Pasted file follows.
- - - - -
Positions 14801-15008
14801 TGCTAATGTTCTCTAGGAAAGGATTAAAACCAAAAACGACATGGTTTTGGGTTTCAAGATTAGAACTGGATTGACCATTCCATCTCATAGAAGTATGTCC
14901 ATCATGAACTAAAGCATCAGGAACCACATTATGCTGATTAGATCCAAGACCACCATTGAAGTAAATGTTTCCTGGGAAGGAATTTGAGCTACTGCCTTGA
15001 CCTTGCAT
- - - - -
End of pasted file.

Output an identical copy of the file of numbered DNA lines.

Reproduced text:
Positions 14801-15008
14801 TGCTAATGTTCTCTAGGAAAGGATTAAAACCAAAAACGACATGGTTTTGGGTTTCAAGATTAGAACTGGATTGACCATTCCATCTCATAGAAGTATGTCC
14901 ATCATGAACTAAAGCATCAGGAACCACATTATGCTGATTAGATCCAAGACCACCATTGAAGTAAATGTTTCCTGGGAAGGAATTTGAGCTACTGCCTTGA
15001 CCTTGCAT